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Jimmy Santiago Bacas So Mexicans are taking Jobs from Americans - Essay Example

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This paper aims to access the tactics of poetic resistance in Jimmy Santiago Baca’s “So Mexicans are taking Jobs from Americans.” The poem by Jimmy Santiago Baca was written in the 1970s, at a time when Baca was imprisoned for drugs offences…
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Jimmy Santiago Bacas So Mexicans are taking Jobs from Americans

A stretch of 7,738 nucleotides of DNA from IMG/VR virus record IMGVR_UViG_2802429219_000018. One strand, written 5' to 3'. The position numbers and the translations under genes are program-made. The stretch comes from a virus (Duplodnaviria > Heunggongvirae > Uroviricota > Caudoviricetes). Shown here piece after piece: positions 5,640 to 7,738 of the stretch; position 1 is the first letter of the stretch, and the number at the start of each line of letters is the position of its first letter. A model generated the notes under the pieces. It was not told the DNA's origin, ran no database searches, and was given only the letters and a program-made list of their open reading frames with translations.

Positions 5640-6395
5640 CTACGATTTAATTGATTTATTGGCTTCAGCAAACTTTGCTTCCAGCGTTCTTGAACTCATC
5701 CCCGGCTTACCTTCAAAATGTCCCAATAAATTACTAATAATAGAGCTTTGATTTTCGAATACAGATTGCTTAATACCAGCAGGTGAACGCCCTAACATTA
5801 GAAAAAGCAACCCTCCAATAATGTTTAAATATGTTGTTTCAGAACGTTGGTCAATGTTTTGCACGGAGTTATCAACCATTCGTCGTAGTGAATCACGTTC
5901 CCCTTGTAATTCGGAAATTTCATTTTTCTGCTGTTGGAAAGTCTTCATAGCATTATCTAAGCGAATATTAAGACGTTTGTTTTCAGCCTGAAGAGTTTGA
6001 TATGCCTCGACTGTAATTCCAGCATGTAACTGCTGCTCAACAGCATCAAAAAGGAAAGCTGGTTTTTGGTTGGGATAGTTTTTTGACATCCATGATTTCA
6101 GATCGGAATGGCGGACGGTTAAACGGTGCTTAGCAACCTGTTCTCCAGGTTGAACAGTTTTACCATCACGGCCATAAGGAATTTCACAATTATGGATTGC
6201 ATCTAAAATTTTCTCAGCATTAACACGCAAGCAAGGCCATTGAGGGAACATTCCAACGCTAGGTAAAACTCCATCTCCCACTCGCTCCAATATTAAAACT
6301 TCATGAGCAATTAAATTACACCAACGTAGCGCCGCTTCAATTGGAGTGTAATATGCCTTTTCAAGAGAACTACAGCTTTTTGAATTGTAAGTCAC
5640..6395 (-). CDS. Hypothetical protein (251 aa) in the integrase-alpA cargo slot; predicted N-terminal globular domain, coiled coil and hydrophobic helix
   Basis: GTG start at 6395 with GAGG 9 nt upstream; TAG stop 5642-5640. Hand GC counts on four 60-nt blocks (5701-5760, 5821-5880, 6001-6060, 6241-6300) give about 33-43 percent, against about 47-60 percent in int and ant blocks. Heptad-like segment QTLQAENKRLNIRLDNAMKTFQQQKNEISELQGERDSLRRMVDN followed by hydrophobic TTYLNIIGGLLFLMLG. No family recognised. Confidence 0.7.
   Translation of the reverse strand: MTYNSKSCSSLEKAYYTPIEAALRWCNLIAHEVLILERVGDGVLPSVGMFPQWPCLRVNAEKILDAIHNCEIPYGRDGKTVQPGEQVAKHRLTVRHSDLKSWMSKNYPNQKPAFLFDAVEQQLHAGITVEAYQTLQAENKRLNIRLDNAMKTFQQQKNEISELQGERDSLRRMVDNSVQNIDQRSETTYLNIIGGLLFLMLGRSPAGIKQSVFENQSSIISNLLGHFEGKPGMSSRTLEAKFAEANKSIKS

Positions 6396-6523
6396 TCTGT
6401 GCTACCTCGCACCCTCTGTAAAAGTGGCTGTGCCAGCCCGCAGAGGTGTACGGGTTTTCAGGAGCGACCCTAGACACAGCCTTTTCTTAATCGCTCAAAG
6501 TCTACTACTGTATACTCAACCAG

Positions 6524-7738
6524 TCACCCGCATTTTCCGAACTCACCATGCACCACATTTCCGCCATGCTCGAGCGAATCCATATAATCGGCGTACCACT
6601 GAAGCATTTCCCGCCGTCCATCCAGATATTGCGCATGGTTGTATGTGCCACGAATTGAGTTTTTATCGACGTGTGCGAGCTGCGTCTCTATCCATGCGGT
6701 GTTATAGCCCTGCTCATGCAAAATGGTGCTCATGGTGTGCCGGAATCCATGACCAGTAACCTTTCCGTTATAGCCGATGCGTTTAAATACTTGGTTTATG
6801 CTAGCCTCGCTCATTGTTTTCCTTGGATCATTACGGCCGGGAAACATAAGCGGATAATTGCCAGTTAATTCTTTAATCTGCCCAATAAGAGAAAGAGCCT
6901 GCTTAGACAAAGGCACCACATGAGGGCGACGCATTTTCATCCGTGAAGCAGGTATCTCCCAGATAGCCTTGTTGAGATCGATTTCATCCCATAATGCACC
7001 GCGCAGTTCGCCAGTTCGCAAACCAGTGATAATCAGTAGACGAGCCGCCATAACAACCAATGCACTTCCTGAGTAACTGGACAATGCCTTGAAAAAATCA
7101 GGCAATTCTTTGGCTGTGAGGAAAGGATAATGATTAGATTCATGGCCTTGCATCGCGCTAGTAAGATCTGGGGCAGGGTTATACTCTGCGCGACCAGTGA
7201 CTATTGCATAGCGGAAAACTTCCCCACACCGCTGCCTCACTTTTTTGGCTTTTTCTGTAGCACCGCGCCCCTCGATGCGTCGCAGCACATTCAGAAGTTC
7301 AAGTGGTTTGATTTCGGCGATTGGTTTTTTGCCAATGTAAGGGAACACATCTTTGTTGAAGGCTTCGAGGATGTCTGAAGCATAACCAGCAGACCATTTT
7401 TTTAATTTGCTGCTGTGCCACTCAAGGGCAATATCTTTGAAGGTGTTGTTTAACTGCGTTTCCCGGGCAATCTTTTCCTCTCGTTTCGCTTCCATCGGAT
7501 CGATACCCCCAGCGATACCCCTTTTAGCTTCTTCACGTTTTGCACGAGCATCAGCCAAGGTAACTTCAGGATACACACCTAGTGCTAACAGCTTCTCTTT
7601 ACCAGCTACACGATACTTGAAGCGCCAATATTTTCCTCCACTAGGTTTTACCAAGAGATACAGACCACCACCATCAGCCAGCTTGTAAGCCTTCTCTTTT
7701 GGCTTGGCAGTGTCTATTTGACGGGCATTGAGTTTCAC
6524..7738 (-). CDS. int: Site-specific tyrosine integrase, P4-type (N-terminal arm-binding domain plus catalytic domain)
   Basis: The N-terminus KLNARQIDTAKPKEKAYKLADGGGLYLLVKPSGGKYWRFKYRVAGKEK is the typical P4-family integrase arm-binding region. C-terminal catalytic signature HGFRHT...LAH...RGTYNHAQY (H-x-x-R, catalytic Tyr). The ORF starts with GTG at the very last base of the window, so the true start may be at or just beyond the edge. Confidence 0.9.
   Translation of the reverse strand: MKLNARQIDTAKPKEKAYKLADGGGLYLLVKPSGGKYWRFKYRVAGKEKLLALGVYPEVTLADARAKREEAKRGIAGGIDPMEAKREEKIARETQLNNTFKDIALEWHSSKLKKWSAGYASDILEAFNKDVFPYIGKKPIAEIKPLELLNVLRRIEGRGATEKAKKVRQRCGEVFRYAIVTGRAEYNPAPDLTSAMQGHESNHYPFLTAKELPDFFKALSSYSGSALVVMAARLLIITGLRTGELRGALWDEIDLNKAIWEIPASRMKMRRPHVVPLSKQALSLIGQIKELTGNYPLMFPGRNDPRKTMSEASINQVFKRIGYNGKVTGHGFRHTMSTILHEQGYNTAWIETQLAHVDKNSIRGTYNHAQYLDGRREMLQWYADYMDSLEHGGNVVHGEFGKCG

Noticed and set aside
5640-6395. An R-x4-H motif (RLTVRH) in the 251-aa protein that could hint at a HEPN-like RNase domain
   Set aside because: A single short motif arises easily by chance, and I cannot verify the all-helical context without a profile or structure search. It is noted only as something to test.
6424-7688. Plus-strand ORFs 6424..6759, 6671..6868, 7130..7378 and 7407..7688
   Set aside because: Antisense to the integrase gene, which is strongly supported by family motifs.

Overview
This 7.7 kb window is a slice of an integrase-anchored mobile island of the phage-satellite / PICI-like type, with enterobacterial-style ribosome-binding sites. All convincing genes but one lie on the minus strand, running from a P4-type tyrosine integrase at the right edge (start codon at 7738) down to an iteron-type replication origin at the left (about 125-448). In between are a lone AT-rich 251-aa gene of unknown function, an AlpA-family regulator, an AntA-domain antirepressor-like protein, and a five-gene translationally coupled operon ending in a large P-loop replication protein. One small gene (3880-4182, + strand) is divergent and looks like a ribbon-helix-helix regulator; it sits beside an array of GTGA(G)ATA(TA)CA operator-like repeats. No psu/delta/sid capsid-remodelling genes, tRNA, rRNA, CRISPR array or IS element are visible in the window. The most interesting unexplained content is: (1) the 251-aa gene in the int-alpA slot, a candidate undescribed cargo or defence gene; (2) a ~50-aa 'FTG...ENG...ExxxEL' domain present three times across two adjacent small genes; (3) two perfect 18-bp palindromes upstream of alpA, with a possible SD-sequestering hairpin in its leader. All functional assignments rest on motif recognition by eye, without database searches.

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Tactics of Poetic Resistance in Jimmy Santiago Baca’s “So Mexicans are taking Jobs from Americans.” The poem “So Mexicans are taking Jobs from Americans” by Jimmy Santiago Baca was written in the 1970s, at a time when Baca was imprisoned for drugs offences. In those days, as indeed in present day America, there were tensions between poor Mexicans immigrating into the United States looking for work, and white working class Americans who were competing for the same low level jobs. Baca’s poem describes the white Americans’ widespread feelings of resentment because they thought were being displaced by these incomers but it does so in such a way that the reader can tell how his sympathies lie more with the Mexican incomers than with the American population. Baca’s poem resists prevailing assumptions about the Mexican immigrants by using three literary tactics: overstatement, analogy and irony. Baca has a mixed Indio-Mexican descent and experienced an impoverished childhood without the benefits of a loving mother and a decent education. (Baca website, 2011) He was brought up by his grandmother, and came into contact with drugs and crime, resulting in long imprisonment. He learned to read and write in prison and eventually became a successful author of poetry, novels and films. This background means that knows what he is talking about when he mentions “starving children” because he was one of those children. The structure of the poem is based around an imaginary conversation. The title, for example, starts with the word “So”, suggesting that it is part of a longer debate that has been going on before the moment of writing or reading the poem. This links the poem into the real world where people talk about the political issue of immigration. The first line responds to the suggestion that Mexicans take jobs from Americans with an immediate challenging question : “Oh Yes?” (line 1) The tone of the poem is at first chatty, as if two people are debating the points between them. The response to the opening title is made in the form of a challenging question, depicting an imaginary scenario which sounds like a highway robbery. (lines 1-5) In effect the scenario redefines what the title contains, making the underlying assumptions clear through a narrative example. A second imagined scenario is suggested next, involving still more violence, where Mexicans demand jobs from Americans at knifepoint. (lines 7-11) These are overstatements of the way that Mexicans behave, and they exaggerate things to the point that the reader realises that the implied answer to the questions is actually “No, Mexicans do not behave like this”, and that the scenarios have been exaggerated deliberately to show how false they are. Another tactic that Baca uses is analogy, using one concept to express another. An elderly white politician is described unflatteringly as “turtle heavy” (line 12) whose tongue “paddles through flashing waves of lightbulbs, of cameramen, rasping…” (lines 15-16). The vivid image of his wrinkled face, and his physical weakness is likened to a turtle out of water. The analogy shows that although he is a powerful politician, in reality he is weak and out of his element. Later in the poem he contrast the luxurious “cool green sea of money” which signifies the wealth of white America with the “search for pearls in the darkest depths” which signifies the struggles of a Mexican immigrant underclass who have to overcome so many barriers in order to find just a little money. The third tactic that the poem uses is irony. This, at is most simple, is defined as “saying what is contrary to what is meant” (Colebrook: 2004, p. 1) The title of the poem is deeply ironic. It is a statement, and one which at first sight looks logical, reasonable, and correct. It does appear that Mexicans are taking jobs from Americans. By the time the reader has worked his or her way through all the overstatements and analogies in the poem that followos, however, the real meaning becomes clear: “… millions of people fight to live … trying to cross poverty, to just having something.” (lines 34-37) In conclusion, then, Baca’s imaginative use of these three tactics of overstatement, analogy and irony results in a vivid poem which conjures up an extreme version of the tensions between Mexicans and Americans. The end result is to underline how ridiculous and harmful such widespread prejudice is, and to encourage people instead to think of barriers like poverty, hate and exclusion, rather than the too-simple barriers of race and citizenship. References Baca, Jimmy Santiago. “So Mexicans are taking Jobs from Americans” in Mazziotti and Gillan (eds), Unsettling America: An Anthology of Contemporary Multicultural Poetry. New York: Penguin, 1994, pp. 115-116. Poem. Baca, Jimmy Santiago. Author’s website. Available at: Accessed on 28th February 2011. Colebrook, Claire. Irony. The New Critical Idiom. New York: Routledge, 2004. Read More
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